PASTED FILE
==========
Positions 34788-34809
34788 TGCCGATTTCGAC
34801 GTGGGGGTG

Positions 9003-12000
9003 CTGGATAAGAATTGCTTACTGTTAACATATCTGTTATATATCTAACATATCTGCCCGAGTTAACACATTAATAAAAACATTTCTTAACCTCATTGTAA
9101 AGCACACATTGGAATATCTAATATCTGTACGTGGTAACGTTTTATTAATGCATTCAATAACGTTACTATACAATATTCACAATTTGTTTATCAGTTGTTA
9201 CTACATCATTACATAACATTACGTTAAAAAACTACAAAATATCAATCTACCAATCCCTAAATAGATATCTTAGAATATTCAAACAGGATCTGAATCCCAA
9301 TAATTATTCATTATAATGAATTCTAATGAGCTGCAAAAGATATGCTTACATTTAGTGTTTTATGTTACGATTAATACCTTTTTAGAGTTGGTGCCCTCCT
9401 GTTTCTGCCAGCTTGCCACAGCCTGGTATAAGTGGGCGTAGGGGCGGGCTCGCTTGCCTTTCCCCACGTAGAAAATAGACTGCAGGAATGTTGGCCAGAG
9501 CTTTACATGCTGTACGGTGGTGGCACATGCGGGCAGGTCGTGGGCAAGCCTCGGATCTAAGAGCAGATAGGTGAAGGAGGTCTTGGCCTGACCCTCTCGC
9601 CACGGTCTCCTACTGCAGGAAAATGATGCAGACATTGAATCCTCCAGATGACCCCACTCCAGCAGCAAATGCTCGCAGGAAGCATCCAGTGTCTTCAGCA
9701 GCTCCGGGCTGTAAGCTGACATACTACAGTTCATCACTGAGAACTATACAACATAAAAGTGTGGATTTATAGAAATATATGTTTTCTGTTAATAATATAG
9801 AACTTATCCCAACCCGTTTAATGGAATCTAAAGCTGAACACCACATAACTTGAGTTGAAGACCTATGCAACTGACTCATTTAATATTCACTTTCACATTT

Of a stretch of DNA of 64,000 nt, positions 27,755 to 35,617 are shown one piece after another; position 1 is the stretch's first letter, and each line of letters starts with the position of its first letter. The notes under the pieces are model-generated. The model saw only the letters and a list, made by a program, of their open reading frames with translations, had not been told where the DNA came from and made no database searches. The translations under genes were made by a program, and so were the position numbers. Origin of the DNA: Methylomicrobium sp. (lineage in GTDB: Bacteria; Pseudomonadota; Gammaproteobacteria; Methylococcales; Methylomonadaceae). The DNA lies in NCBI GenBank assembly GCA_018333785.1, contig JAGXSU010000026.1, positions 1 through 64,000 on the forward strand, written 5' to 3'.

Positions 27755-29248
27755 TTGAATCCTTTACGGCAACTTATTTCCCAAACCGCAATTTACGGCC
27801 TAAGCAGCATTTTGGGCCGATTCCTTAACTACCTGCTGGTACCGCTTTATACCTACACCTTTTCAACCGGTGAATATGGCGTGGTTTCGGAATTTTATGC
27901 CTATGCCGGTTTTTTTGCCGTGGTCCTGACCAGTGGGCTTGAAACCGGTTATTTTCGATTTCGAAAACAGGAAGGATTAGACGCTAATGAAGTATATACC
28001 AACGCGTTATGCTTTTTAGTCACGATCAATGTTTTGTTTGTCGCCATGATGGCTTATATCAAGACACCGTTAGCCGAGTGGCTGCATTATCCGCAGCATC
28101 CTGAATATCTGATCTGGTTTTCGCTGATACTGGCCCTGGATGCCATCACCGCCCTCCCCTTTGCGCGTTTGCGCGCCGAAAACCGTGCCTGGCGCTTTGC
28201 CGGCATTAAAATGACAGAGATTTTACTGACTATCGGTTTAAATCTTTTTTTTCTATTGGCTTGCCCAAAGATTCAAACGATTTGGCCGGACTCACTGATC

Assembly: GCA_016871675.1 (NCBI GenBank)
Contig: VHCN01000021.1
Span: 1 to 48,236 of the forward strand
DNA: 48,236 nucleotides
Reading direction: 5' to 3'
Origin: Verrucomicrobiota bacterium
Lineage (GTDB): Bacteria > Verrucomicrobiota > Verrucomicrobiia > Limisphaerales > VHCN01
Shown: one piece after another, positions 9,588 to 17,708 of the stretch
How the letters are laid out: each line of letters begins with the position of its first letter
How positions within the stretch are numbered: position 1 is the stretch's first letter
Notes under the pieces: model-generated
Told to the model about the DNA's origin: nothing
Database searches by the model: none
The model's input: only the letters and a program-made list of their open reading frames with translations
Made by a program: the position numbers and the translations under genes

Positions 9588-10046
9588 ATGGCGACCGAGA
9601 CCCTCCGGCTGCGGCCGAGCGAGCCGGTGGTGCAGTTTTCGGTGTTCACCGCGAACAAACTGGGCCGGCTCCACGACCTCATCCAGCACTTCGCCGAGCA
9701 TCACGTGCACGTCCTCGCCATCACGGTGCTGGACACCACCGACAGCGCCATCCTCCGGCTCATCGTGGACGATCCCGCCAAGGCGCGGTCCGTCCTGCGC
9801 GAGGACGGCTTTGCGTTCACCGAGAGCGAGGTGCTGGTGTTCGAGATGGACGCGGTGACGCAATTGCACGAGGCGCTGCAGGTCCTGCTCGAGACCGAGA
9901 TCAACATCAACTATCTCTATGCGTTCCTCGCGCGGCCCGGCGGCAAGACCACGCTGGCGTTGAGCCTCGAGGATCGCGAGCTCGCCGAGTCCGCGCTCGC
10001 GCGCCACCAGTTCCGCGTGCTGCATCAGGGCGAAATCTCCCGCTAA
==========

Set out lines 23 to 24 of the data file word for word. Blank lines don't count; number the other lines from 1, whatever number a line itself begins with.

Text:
Contig: VHCN01000021.1
Span: 1 to 48,236 of the forward strand